NYSBL 103(1); 109; 110;111;112
GRBB Part 27
Supervisory Proc. CB 120
To: Examiner Mangra, Community Financial Services
From: Associate Counsel Abram
Date: November 16, 2004
Subject: [ ]
In computing "capital stock, surplus fund and undivided profits" for purposes of the legal
lending limit calculation in Banking Law Section 103(1), should (A) goodwill be
deducted, (B) unrealized gains/(losses) be deducted, and (C) the allowance for loan
losses be added?
There is nothing in the Banking Law or regulations which mandates, or even argues for,
the inclusion of goodwill in regulatory capital.
Unrealized gains and losses are not part of statutory net profit, and thus excluded from
the Banking Law definition of undivided profit, except for foreign exchange positions and
such other items as the Superintendent may permit.
Under Supervisory Procedure CB 120, reserves for loan losses are included in
Attached to this memorandum, please find an outline of the components of capital
stock, surplus fund and undivided profits.
Banking Law Section 103(1) prohibits a bank or trust company from lending to any
person an amount which will exceed 15% of its "capital stock, surplus fund and
Capital stock is defined in the Banking Law as the aggregate par value of all
outstanding shares of every class (Section 2(22)), plus the face amount of every capital
note or debenture issued by the bank in accordance with the required approvals by the
Superintendent of Banks (Section 14(1)(b) and Part 27 of the General Regulations of
the Banking Board).
Surplus is the amount of a bank's surplus fund as defined in Banking Law Section 110.
The fund consists of contributions and transfers from undivided profits or from net profit.
The "contributions" referred to in Section 110 presumably include amounts paid for the
bank's capital stock in excess of its par value - i.e., capital surplus.
Every bank is required to close its books at least annually and compute its net profits for
the period. Banking Law Section 109. Dividends are to be paid from net profits.
Banking Law Section 112. A portion of net profits may be, and in certain circumstances
may be required by the Banking Board to be, contributed to surplus. Banking Law
Sections 110, 111. The portion of net profits not contributed to surplus is transferred to
undivided profits. Banking Law Section109(1)..
"Undivided profits" are the accumulated net profits of the bank which have not been paid
out in dividends or transferred to surplus. Supervisory Procedure CB 120 describes
certain items which are to be included or excluded from undivided profits. Reasoning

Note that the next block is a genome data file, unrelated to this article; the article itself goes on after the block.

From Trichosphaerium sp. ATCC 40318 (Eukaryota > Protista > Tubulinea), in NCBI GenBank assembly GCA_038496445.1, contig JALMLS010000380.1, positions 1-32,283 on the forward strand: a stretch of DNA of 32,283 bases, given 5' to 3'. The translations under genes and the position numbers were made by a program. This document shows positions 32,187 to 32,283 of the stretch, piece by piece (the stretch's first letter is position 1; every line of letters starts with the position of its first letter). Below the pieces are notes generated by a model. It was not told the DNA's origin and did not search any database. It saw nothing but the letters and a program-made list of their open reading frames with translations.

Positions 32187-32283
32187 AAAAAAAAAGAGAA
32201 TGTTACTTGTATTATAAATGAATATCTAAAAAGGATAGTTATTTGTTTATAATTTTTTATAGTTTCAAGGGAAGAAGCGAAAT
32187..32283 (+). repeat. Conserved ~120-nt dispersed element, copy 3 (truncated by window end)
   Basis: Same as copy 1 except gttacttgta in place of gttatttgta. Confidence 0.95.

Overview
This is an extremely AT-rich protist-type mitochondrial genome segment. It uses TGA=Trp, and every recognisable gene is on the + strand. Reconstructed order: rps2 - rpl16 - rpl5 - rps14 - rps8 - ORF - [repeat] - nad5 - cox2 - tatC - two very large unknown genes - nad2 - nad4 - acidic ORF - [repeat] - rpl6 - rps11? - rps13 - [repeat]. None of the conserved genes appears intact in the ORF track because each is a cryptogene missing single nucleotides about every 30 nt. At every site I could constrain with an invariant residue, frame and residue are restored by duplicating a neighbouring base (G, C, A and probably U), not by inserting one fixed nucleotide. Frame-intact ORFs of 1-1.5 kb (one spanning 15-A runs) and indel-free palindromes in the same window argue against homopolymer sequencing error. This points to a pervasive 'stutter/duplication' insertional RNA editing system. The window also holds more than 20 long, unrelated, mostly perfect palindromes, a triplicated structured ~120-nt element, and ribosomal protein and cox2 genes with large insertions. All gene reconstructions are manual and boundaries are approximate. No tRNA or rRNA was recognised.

The Banking Law and the Department's regulations specify only some aspects of what
constitutes capital stock, surplus fund and undivided profits. Other questions about how
these items should be computed can and should be primarily resolved as supervisory
rather than legal matters.
As regards the three specific questions raised by [ ]:
1. Goodwill -
I have not found anything in the Banking Law or the Department's regulations that deals
directly with the treatment of intangible assets for capital purposes. Nothing in the
definitions of "capital stock", "surplus fund" or "undivided profits" suggest that goodwill
should be included, and apparently it has not been the practice of the Department to
2. Unrealized gains/(losses) -
In computing "net profits", which are the source of undivided profits, Banking Law
Section 109 permits a bank to include in gross income "realizable" profits resulting from
a revaluation of a foreign exchange position (109(2)(b)). In contrast, only "profits
actually realized" from the sale of securities, real estate or other property are includable.
(109(2)(d)). However, to the extent that the Superintendent approves, an increase in
the book value of real estate used as the bank's place of business may be included in
gross income (109(2)(f)), and the Superintendent also may in her discretion permit any
other items to be included in gross income. (109(2)(g)).
3. Allowance for loan losses -
CB 120 states that undivided profits includes reserves for loan losses.
Capital Stock, Surplus Fund and Undivided Profits
The following limits for a New York bank are computed by multiplying the applicable
percentage by the bank's "capital stock, surplus fund and undivided profits":
- The fifteen percent general lending limit.
- The additional ten percent lending limit applicable to fully collateralized credits.
- The twenty-five percent deposit limit.
For the above purposes, "capital stock" equals:
- 1. the aggregate par value of all outstanding shares of every class of stock issued by the bank, plus
- 2. the face value of every capital note or debenture issued by the bank in accord with the required approvals of the Superintendent of Banks.
The "surplus fund" is a fund that must be established by each New York chartered bank "by
contributions, by transfers from undivided profits, or from net profits."
The term "undivided profits" includes:
- paid-in or earned profits (less unearned income),
- reserves for loan losses or bad debts,
- valuation reserves for securities,
- reserves for contingencies;
but does not include:
- reserves for dividends declared,
- reserves for taxes, interest and expenses,
- net gain or loss on securities available or held for sale, or
- accumulated translation adjustments.